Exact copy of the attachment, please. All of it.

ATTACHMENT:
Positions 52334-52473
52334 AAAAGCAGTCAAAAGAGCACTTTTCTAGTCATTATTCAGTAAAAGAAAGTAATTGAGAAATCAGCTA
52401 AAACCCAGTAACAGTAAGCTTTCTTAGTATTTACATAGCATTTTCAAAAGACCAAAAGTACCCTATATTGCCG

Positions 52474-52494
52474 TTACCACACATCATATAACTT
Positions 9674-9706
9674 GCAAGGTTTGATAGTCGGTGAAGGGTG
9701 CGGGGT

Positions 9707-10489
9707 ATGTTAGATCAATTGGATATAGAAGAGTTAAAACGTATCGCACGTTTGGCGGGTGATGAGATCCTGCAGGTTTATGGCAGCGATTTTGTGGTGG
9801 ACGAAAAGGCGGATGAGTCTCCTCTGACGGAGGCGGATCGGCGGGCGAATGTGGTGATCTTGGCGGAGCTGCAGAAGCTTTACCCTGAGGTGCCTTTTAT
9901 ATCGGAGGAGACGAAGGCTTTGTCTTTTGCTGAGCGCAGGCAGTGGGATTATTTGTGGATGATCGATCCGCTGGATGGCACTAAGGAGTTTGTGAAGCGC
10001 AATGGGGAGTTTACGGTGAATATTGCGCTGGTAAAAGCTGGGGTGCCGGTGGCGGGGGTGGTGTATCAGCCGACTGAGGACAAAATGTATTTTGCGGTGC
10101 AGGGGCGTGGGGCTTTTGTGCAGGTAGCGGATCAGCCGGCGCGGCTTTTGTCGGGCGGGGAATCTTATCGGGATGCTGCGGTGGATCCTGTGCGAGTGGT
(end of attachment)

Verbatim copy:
Positions 52334-52473
52334 AAAAGCAGTCAAAAGAGCACTTTTCTAGTCATTATTCAGTAAAAGAAAGTAATTGAGAAATCAGCTA
52401 AAACCCAGTAACAGTAAGCTTTCTTAGTATTTACATAGCATTTTCAAAAGACCAAAAGTACCCTATATTGCCG

Positions 52474-52494
52474 TTACCACACATCATATAACTT
Positions 9674-9706
9674 GCAAGGTTTGATAGTCGGTGAAGGGTG
9701 CGGGGT

Positions 9707-10489
9707 ATGTTAGATCAATTGGATATAGAAGAGTTAAAACGTATCGCACGTTTGGCGGGTGATGAGATCCTGCAGGTTTATGGCAGCGATTTTGTGGTGG
9801 ACGAAAAGGCGGATGAGTCTCCTCTGACGGAGGCGGATCGGCGGGCGAATGTGGTGATCTTGGCGGAGCTGCAGAAGCTTTACCCTGAGGTGCCTTTTAT
9901 ATCGGAGGAGACGAAGGCTTTGTCTTTTGCTGAGCGCAGGCAGTGGGATTATTTGTGGATGATCGATCCGCTGGATGGCACTAAGGAGTTTGTGAAGCGC
10001 AATGGGGAGTTTACGGTGAATATTGCGCTGGTAAAAGCTGGGGTGCCGGTGGCGGGGGTGGTGTATCAGCCGACTGAGGACAAAATGTATTTTGCGGTGC
10101 AGGGGCGTGGGGCTTTTGTGCAGGTAGCGGATCAGCCGGCGCGGCTTTTGTCGGGCGGGGAATCTTATCGGGATGCTGCGGTGGATCCTGTGCGAGTGGT